Transcript of Video:
Thank you to all of you on my mailing list for sharing with me about what you want to see in these upcoming blog/video posts, and how you wanted to hear about it, whether you liked the videos or the written.
As a result of all of your feedback, which has been so so helpful, we have plenty to talk about, basically for the next year!
Based on your feedback, I am going to be splitting the posts. So, if you don’t want to watch the videos of these posts, you can read the transcripts instead!
Down at the bottom of the post, I’ll be including any links that I mention so that you can go straight to them and get any information that you might want or need.
Once again, thank you to you all. It has been so great to have your feedback and to know exactly how to serve you best in 2017!
Over the next few of these blog/video posts, we’re going to be talking about how daily life affects adhesions, pain and discomfort in the belly.
I just want to be clear that I’m not going to be so specific that you won’t get all of the other things that you are interested in.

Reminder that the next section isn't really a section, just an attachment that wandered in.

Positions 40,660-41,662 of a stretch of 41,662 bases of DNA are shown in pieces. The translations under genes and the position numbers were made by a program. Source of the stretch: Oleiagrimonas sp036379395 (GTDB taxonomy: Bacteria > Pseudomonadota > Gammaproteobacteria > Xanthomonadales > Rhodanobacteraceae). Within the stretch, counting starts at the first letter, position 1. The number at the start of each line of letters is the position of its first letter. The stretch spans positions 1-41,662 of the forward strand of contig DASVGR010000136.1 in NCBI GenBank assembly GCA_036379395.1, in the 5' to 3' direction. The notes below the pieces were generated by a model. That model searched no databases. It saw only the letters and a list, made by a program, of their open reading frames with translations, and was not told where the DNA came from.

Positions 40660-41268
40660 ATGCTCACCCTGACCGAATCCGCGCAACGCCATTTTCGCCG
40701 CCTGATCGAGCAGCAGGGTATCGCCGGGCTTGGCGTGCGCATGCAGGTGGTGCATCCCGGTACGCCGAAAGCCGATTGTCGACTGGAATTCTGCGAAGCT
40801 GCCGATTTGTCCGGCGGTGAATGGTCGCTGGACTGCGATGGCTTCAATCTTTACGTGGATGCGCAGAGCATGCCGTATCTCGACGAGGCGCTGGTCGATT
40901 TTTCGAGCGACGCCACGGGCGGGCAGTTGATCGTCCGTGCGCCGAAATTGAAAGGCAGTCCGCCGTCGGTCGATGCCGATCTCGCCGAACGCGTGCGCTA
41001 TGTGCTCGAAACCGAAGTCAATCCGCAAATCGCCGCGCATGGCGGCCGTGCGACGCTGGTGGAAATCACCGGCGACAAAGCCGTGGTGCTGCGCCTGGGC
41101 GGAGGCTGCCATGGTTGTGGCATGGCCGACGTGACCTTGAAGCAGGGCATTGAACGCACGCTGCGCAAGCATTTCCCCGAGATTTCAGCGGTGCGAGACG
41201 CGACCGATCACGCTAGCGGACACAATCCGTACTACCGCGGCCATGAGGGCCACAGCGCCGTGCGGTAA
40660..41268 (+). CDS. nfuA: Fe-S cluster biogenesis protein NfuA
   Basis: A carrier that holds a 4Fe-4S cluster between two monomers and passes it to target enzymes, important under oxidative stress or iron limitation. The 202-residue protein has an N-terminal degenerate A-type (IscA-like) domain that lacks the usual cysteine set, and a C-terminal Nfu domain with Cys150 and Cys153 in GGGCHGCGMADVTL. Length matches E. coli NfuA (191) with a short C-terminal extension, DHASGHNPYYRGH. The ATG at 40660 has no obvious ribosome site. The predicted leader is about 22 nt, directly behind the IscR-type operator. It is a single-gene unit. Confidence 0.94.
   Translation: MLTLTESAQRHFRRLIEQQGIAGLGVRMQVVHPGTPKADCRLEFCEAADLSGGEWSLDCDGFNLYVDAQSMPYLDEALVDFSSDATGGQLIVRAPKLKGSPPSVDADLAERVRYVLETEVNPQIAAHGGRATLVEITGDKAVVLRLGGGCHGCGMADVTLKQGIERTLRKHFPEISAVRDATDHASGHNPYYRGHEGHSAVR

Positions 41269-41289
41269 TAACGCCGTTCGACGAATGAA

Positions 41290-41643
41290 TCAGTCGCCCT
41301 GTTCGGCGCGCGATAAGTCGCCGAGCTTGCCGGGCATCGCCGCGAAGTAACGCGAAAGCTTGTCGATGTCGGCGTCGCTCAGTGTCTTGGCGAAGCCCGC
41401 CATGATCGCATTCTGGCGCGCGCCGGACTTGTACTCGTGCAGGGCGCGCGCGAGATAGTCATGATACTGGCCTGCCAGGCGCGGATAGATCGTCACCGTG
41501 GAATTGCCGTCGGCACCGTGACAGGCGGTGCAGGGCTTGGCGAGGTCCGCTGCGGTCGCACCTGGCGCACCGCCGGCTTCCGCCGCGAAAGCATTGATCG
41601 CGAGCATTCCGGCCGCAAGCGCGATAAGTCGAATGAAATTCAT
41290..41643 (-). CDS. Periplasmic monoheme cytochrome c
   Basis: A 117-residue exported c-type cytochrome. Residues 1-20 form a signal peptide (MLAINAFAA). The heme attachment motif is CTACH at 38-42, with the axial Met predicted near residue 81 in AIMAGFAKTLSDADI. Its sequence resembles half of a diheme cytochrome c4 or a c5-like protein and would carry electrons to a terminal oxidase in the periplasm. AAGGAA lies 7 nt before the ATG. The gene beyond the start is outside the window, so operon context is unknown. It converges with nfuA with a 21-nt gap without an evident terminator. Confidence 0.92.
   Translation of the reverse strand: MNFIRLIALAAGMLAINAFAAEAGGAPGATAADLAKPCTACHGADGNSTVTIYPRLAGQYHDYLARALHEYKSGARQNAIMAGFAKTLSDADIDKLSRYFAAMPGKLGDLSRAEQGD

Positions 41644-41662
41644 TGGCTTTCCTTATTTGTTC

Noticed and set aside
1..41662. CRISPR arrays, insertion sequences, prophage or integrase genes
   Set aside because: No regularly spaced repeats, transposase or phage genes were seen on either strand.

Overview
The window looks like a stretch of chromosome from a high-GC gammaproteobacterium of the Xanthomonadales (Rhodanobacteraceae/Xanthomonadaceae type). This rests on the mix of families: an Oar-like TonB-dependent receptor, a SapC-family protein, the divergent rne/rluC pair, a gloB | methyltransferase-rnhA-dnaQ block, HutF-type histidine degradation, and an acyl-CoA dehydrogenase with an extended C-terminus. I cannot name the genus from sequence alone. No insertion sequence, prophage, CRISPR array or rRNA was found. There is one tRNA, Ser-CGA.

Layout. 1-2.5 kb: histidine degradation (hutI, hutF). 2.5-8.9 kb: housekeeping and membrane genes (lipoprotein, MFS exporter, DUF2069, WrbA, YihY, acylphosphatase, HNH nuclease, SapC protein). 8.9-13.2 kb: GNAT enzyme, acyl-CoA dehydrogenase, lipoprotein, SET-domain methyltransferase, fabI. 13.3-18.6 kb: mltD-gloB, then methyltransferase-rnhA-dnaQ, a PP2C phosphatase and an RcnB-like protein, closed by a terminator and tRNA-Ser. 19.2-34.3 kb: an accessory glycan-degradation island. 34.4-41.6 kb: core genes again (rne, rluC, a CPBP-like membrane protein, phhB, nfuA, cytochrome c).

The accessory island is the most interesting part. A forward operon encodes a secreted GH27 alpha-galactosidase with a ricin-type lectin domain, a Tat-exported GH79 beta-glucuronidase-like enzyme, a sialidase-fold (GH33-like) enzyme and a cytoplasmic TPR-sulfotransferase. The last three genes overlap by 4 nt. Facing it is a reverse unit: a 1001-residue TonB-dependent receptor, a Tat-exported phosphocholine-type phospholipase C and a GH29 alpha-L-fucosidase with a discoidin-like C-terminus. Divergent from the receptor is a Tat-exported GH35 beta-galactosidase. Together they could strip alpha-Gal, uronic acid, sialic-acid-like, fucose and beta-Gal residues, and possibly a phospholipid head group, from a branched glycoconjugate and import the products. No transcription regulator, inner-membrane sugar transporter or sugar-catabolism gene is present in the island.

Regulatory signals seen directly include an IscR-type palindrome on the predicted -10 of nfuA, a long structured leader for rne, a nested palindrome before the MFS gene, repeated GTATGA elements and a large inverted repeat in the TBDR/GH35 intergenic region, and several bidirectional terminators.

This topic came up as number one – almost 30 percent of you wanted to hear most about this. But the next most popular after that were:
- learning more about how to avoid surgery in the first place (and what to do post- surgery) and
- learning more about bowel obstructions.
These subjects are so intertwined that there’s no finite line between them. Even if this particular one – how daily life affects the adhesions, pain and discomfort – wasn’t your first choice, you will still get information that ties directly into other topics you wanted me to talk about.
I promise we’ll get to it all!
There’s a lot of daily life ‘stuff’ that
- helps to relieve symptoms of adhesions
- helps to relieve the adhesions themselves
- helps with the distress and pain you might be feeling . . .
AND, there’s a lot that kind of works against us, drives the pain deeper, or sets us up for more long-term problems.
We’ll be looking at these topics from both of those angles, meaning:
- What in daily life helps us feel better?